(Bloomberg) -- The global economy has a growing chance of pulling off a soft landing, finance chiefs said in a draft of the G-20’s closing statement at this week’s meeting in Brazil, citing faster-than-expected disinflation as one of the upside risks.

“We note that the likelihood of a soft landing in the global economy has increased,” said the draft communique dated Feb. 23, seen by Bloomberg News. “Risks to the global economic outlook are more balanced. Upside risks include faster-than expected disinflation.”

The text isn’t final and wording is subject to intensive negotiations in Sao Paulo, before the arrival of finance ministers on Wednesday. The G-20 gathering has already been marked by sharp divisions, especially over the wars in Ukraine and Gaza that are roiling global politics. The draft text refers to “conflicts in many regions of the world” among the challenges, without naming them, as well as “geoeconomic tensions.”

The statement reflects a relatively upbeat view of a global economy that’s struggled in recent years to overcome the impact of the pandemic, soaring inflation and a sharp increase in interest rates. 

“Inflation has receded in most economies, thanks in large part to appropriate monetary policies, the easing of supply chain bottlenecks” and moderating commodity prices, the G-20 draft said. It cautioned that there remains a danger of “adverse inflationary dynamics resulting in persistently tight financing conditions.”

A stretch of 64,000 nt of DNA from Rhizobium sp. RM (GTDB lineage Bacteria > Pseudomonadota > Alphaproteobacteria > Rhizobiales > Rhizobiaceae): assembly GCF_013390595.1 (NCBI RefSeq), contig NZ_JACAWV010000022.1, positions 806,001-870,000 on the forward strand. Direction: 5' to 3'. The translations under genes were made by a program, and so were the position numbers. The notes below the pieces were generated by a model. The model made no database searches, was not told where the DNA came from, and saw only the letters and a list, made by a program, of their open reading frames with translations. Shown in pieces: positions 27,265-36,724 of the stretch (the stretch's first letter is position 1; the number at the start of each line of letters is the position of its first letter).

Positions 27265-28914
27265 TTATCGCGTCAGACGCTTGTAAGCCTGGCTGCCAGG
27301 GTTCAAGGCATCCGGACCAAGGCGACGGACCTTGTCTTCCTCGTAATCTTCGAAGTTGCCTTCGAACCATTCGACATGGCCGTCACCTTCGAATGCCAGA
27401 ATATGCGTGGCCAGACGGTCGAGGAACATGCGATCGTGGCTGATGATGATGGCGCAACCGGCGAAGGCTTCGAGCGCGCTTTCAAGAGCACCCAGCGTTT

‘Underpinned’ by America

The International Monetary Fund last month boosted its forecast for global economic growth in 2024 to 3.1%, citing a better-than-expected expansion in the US and fiscal support from China. 

At a press conference in Sao Paulo on Tuesday, Treasury Secretary Janet Yellen emphasized the US role, saying that “America’s path to a soft landing has underpinned global growth.”

Yellen acknowledged risks to the outlook including prolonged conflicts in Ukraine and the Middle East, which pushed commodity prices up and disrupted supply chains, and debt troubles plaguing low-income nations. She noted that “inflation has been coming down in many countries,” while stopping short of suggesting that interest-rate cuts might now be appropriate.

Read More: Yellen Cites Monetary Tightening as Risk in Global Outlook

It’s on the language to describe military conflicts like Russia’s invasion of Ukraine, which has also hit economies worldwide, that the G-20 officials have struggled. The group includes Russia and China, as well as the US and Western allies. A preliminary session Monday saw a day of haggling over how to refer to the economic effects and risks of war.

Ministers are expected to try and bracket off some of the contentious topics in order to stop them from swamping other matters. Brazil, hosting the session in Sao Paulo’s iconic Bienal center amid lush parkland, is pushing an agenda that includes poverty, sustainable development, and the reform of global institutions. 

It’s unclear how much of that agenda will make through the meeting amid all the divisions. The final communique is typically where ministers outline their consensus view of the world economy and the challenges ahead. 

 

--With assistance from Viktoria Dendrinou and Christopher Anstey.

(Updates with statement on financial conditions in fifth paragraph.)

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